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Oct 22, 2015 11:09 AM EDT

Mediterranean diet makes the aging brain healthier

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A new study suggests that following the Mediterranean diet can make the brain about five years younger, CNN reports.

It has already been established by scientists that regular exercise, healthy diet and mental stimulation keep the brain healthy.

The study was published in the journal Neurology.

For the study, the researchers studied the brains of 674 people with an average age of 80. All the participants filled out food surveys about what they ate in the last year.

The study revealed that the group that ate a Mediterranean diet had heavier brains with more gray and white matter. It was found that a higher consumption of fish seemed to make a big difference in keeping the brain young.

The Mediterranean diet comprises of mainly vegetables, fruits, beans and cereals, with a limited intake of meat, dairy and saturated fat. 

The Mediterranean diet has also been shown as a key to helping you live longer, managing the weight and lowering the risk of cancer and cardiovascular diseases.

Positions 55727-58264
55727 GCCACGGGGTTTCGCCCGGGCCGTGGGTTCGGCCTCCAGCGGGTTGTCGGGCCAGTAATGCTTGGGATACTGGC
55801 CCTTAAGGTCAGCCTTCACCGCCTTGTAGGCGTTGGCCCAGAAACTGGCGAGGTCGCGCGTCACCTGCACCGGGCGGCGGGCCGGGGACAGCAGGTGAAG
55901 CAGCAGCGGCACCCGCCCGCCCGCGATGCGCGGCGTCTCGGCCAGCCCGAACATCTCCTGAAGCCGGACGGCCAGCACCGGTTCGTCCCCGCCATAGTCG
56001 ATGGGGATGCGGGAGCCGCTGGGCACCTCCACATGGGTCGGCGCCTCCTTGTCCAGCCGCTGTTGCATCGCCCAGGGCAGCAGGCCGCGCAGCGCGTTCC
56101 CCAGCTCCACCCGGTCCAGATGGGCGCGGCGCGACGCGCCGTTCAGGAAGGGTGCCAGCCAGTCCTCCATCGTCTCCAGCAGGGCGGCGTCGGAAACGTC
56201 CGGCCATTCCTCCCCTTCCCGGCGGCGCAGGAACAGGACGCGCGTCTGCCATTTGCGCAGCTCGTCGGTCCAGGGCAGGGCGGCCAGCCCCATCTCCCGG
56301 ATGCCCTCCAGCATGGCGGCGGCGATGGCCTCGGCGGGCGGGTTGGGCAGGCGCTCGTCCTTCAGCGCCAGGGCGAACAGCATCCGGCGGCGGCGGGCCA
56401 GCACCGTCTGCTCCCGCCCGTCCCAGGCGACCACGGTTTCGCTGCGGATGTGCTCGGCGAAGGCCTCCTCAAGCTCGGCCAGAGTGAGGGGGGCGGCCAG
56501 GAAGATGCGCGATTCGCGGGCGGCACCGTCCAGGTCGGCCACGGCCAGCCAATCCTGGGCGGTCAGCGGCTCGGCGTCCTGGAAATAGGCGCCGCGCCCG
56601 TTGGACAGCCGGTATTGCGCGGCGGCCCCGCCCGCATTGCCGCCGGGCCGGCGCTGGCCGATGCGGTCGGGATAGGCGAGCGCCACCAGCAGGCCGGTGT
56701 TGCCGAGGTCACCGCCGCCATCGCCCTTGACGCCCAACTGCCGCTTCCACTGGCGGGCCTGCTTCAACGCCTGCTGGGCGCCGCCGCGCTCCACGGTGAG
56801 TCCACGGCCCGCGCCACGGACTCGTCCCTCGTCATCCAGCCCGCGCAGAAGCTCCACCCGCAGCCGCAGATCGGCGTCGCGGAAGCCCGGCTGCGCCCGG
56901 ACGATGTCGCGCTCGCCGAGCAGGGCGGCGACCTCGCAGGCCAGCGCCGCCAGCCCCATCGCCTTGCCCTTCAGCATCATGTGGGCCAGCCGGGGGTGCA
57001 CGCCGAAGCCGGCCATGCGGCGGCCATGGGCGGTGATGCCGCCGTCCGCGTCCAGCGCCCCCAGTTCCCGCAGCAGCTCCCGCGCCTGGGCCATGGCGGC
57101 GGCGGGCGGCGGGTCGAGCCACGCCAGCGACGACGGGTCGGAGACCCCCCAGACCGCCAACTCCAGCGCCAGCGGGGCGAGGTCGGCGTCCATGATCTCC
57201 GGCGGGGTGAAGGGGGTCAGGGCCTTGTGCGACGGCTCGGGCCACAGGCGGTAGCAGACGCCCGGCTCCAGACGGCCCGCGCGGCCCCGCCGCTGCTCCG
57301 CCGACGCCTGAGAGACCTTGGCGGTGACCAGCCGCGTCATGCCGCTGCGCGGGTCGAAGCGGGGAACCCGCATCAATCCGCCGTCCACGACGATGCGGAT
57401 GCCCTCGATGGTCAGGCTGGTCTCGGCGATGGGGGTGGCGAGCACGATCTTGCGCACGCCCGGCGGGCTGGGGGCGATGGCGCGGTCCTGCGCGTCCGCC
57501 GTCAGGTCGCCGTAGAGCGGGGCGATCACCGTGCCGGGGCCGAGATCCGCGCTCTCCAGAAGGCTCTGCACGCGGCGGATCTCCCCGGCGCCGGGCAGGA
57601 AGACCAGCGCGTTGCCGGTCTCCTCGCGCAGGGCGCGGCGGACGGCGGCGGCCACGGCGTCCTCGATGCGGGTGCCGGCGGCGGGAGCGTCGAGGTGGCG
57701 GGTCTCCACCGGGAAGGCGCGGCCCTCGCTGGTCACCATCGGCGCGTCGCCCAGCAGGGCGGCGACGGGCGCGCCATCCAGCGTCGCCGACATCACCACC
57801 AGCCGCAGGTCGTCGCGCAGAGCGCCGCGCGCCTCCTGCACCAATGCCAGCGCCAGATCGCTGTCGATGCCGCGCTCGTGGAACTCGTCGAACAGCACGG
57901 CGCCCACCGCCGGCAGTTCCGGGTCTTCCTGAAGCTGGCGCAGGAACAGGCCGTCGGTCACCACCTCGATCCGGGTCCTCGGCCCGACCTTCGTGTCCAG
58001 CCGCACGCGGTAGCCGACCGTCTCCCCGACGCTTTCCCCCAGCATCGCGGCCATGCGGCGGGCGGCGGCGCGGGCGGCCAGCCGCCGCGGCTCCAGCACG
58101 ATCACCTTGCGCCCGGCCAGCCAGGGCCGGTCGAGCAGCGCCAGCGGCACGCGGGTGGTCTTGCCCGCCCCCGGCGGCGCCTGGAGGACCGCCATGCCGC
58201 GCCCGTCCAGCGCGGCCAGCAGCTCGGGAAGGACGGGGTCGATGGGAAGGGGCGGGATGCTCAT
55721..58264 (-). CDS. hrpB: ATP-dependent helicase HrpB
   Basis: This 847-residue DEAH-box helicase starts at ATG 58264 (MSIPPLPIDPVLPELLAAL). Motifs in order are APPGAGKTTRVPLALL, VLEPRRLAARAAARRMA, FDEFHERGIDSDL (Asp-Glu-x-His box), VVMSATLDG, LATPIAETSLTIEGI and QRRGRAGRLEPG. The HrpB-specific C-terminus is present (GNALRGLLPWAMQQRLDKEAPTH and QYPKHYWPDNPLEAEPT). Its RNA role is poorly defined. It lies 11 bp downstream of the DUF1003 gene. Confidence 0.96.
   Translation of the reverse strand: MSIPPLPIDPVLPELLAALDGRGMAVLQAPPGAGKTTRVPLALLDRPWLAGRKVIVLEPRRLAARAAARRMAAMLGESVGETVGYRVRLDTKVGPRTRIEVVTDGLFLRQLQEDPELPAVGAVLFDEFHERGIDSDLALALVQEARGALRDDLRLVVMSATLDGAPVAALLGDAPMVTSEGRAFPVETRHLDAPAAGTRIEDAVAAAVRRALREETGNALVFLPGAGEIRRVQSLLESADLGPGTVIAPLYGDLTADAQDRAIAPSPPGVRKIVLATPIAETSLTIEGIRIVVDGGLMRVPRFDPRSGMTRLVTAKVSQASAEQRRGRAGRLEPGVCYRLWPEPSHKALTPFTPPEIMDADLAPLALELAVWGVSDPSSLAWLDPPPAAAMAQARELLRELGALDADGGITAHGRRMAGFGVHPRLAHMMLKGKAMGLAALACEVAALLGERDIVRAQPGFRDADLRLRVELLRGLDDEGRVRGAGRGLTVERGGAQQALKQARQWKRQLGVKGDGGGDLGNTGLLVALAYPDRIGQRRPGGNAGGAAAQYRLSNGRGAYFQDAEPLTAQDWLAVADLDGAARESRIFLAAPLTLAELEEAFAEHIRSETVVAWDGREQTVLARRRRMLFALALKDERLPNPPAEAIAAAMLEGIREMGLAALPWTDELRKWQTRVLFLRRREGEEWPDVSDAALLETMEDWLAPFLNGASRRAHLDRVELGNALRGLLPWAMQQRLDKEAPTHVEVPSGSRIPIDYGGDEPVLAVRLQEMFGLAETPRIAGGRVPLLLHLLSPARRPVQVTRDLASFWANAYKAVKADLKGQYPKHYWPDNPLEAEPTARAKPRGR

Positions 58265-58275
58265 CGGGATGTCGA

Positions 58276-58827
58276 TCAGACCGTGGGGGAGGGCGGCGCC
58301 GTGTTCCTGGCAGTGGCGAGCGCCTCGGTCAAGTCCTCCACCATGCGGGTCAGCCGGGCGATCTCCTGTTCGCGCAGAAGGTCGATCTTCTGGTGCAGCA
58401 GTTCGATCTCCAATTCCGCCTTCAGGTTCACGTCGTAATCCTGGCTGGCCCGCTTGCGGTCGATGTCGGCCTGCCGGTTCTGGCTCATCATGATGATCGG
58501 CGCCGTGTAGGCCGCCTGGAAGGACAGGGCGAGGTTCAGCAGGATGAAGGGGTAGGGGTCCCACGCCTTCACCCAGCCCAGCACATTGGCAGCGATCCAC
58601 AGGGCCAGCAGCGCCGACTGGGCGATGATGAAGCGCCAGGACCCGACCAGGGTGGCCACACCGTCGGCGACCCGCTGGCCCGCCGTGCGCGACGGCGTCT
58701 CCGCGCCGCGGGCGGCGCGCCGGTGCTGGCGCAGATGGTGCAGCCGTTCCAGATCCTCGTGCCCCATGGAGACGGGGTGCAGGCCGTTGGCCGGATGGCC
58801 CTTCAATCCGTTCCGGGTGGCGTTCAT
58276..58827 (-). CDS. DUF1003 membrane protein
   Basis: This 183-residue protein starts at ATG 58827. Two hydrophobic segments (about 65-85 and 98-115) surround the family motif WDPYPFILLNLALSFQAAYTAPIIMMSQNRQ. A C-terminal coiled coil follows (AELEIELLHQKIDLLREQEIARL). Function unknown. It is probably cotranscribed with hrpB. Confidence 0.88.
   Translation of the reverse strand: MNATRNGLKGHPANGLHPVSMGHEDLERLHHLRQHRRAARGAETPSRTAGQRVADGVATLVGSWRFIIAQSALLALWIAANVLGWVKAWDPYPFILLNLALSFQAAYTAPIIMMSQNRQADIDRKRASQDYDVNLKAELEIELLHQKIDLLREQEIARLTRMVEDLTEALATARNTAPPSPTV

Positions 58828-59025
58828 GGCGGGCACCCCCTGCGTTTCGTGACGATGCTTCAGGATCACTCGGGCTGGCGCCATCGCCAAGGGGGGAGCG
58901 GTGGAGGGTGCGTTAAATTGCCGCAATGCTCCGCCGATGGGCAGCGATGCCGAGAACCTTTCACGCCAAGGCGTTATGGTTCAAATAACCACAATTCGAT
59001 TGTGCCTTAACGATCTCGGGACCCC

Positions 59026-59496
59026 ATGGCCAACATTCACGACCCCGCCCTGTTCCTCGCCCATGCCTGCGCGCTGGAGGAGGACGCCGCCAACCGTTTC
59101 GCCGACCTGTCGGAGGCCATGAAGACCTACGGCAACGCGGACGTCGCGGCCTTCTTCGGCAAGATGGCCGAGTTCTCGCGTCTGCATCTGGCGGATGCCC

"These results are exciting, as they raise the possibility that people may potentially prevent brain shrinking and the effects of aging on the brain simply by following a healthy diet," said study author Yian Gu, according to Forbes.com.

An earlier study in the Journal of the American Medical Association revealed that people who ate a Mediterranean diet with nuts or olive oil performed better on cognitive tasks than those who ate a low-fat diet.

"The magnitude of the association with brain measures was relatively small," said Gu, according to forbes.com.

"but when you consider that eating at least five of the recommended Mediterranean diet components has an association comparable to five years of aging, that is substantial."

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